Lastly, incorporating levels rather than grades is another great concept. If a level is too easy or difficult for a child, they can be moved up or down to fit their academic need. Since all the levels are available at your fingertips, you can actually skim through them and extract from each one. For instance, your child may be ready to move up to level two for grammar but may have to stay on level one for spelling. The flexibility is awesome!
I had to supplement this curriculum to incorporate more repetition and practice for mastery with certain concepts. I also ended up using another curriculum for spelling, as I did not like AIO’s setup for learning spelling words. I want to stress that every curriculum has different standards and will cover different concepts and topics. It’s up to you to decipher which topics outside the curriculum you’d like to cover. For me, using extra worksheets and free printables wasn’t much of a problem. But it does mean you have to search them out, making it an extra thing to add to your to-do list.
This online Christian-based reading curriculum by All-In-One Homeschool is designed to introduce readers to full-length novels, practice narration and summarizing, and improve vocabulary and comprehension. The curriculum uses the following literature:
The Tale of Jolly Robin by Bailey
The Tale of Solomon Owl by Bailey
The Tale of Reddy Woodpecker by Bailey
The Adventures of Danny Meadow Mouse by Burgess
Buster Bear by Burgess
McGuffey’s Second Eclectic Reader
Beatrix Potter stories
A variety of other short stories and poems
This resource can be used primarily online or you can purchase the materials in book form for just $15.
First, the curriculum had a great choice of literature with advanced vocabulary. The vocabulary is challenging, yet appropriate, and not too overwhelming.
Second, I loved the fact that the curriculum introduced my first-grader to chapter books. He really enjoyed reading the novels authored by Bailey.
Lastly, this curriculum was no fuss and easy-to-follow. There’s also an audio option available, which is great because children can listen and follow along with the hardcopy at the same time—giving them an ear for what proper reading fluency sounds like.
The major con was that this curriculum is online. If you do not want your child to read entire chapters on the computer, you must print out the chapters, which can cost you ink and paper. Otherwise, purchasing the materials in book form is the better bet, but that defeats the whole purpose of the curriculum being free. Still, I think it’s a wise investment if you want your child to hold a physical book while reading.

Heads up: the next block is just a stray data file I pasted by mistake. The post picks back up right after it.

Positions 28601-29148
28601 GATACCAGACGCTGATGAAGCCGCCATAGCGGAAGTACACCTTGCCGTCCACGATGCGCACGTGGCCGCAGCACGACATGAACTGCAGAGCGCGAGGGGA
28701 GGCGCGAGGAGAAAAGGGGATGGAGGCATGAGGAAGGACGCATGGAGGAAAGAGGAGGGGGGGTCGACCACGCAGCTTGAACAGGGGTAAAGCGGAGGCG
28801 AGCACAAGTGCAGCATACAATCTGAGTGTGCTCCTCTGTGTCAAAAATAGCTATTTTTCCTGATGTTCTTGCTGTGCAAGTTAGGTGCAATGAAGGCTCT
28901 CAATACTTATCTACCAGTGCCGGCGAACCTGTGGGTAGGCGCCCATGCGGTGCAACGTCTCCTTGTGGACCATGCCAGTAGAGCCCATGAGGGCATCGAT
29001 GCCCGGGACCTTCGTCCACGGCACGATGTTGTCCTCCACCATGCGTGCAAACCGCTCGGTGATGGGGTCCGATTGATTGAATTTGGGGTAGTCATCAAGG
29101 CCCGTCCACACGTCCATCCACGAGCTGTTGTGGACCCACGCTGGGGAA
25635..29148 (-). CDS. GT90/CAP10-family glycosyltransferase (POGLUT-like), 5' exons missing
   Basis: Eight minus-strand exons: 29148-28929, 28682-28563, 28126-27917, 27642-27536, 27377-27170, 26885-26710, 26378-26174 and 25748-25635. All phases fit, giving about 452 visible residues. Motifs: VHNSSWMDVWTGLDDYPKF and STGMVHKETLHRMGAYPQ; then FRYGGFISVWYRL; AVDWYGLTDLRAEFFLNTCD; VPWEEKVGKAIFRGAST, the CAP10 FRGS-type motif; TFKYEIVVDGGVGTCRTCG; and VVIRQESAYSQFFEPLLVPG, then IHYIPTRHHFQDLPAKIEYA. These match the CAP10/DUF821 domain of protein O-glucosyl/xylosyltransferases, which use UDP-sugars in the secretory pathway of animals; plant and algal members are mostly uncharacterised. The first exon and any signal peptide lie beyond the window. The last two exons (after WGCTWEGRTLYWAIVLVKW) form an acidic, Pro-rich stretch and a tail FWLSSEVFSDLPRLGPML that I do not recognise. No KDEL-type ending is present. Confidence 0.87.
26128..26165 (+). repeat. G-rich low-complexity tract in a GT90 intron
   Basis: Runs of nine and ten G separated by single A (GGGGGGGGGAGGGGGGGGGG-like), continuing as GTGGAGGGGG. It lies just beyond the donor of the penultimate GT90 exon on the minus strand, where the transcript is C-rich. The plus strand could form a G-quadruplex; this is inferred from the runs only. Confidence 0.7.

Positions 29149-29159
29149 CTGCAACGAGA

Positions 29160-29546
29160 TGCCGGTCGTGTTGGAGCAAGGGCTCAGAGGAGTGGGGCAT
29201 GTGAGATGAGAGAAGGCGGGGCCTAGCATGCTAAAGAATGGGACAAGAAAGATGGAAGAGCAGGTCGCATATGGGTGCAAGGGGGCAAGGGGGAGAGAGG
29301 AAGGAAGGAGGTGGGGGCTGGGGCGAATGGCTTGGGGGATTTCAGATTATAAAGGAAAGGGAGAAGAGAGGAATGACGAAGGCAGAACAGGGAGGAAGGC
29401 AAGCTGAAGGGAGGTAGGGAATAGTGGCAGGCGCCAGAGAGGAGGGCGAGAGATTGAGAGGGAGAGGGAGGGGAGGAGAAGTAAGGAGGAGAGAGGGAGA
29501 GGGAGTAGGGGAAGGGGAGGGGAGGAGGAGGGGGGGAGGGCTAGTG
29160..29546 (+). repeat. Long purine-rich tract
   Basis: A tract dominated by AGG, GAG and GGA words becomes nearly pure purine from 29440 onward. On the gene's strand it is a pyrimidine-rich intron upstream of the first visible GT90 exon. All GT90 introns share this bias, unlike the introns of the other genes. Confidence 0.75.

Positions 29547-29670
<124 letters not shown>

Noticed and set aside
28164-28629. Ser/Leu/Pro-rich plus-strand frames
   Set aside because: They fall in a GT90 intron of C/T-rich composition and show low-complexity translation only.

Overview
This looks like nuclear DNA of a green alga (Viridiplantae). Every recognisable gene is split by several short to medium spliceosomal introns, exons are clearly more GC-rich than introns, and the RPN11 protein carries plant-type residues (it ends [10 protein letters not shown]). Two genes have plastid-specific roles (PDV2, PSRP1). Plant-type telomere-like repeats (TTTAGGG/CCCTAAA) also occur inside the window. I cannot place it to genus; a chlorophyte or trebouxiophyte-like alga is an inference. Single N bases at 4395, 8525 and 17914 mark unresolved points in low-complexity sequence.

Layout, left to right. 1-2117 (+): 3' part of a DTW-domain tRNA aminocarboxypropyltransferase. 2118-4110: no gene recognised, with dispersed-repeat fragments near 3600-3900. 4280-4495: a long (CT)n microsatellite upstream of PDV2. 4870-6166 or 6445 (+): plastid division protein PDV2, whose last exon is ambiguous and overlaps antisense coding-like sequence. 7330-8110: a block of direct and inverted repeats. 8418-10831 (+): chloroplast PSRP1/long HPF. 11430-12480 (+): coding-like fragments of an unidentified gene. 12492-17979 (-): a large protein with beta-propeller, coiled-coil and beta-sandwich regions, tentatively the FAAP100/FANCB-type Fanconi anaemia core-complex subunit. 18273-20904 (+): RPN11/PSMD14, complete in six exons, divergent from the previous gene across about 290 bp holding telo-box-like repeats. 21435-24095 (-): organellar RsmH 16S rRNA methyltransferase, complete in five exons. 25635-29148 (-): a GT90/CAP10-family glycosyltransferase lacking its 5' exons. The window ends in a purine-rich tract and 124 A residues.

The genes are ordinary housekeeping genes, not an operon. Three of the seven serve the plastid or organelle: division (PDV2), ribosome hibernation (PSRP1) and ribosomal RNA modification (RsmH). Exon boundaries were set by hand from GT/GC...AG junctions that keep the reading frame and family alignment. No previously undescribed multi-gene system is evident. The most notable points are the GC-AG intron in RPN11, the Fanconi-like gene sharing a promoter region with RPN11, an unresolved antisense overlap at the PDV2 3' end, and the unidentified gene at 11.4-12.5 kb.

Another con was that there were very few follow-up questions for each chapter, which means if you’re keeping a reading journal you’ll have to think of clever entry questions yourself. Children are just encouraged to “tell someone about the chapter,” which is fine, but not very thought-provoking.
My son was also disinterred in most of the literature selections and struggled to relate to the reading material. All-in-all, this was not our favorite curriculum.
This is another curriculum from the free online Christian-based resource All-In-One Homeschool. This comprehensive math curriculum covers the following concepts for first and second graders:
Memorizing addition and subtraction facts
This curriculum comprises levels rather than grades, so it’s advisable to ensure the material is appropriate for your child’s mastery level before you begin. This curriculum is also set up for independent learning, so strong reading skills are required unless the child is accompanied by an adult.
First, I loved the access to other free resources. There were a ton of free awesome math games for fluency practice! My son enjoyed playing most of the games and they really did help him understand and master the material.
Second, I loved that the first half of the curriculum focused on practicing mental math for sums up to 20, which is essential for advancing to a third-grade math level.
Lastly, I loved that this curriculum encouraged hands-on learning with manipulatives you can find in your home. Hands-on learning is so important at this age!
This math curriculum did not cover multiplication. At least not to the degree that it should, considering it’s recommended that second-graders know how to multiply fluently by 2’s, 3’s and 5’s by the end of the school year. There’s some coverage on skip counting but not necessarily multiplication factors and products, so if this is important to you be sure to give your child more practice using supplementary materials. There is not much material on adding or regrouping three-digit numbers, either. Again, I recommend supplementary materials if you wish to learn and practice advanced regrouping.
This is a comprehensive science curriculum that includes videos, lesson plans, experiments, and activity pages for pre-K thru second-grade. There are twelve units and topics covered:
In the home
The human body
All twelve units encompass a 180-day curriculum with corresponding episodes from The Magic School Bus. That means there’s something to do for every weekday of the school year!
First, the experiments were easy to do and most of the materials needed could be found right in my home. I recommend printing out all the experiments for the week and making a checklist to ensure you have everything you need.
Second, I loved that the curriculum was no-prep. The lessons provided notations for the instructor explaining what students should learn, key terms, and what questions to ask the students, among other things. There was no additional research required unless my boys wished to advance in a topic.
The third thing I loved about this free curriculum was that it was pretty adaptable and I did not have to cover all the topics in sequence. There were many weeks where we jumped to other topics that were more relevant to my children’s current interests.
Lastly, I loved that this curriculum included a list of recommended books for each unit. That made reserving library books and planning ahead much easier. It also meant I didn’t have to struggle to find supplementary materials!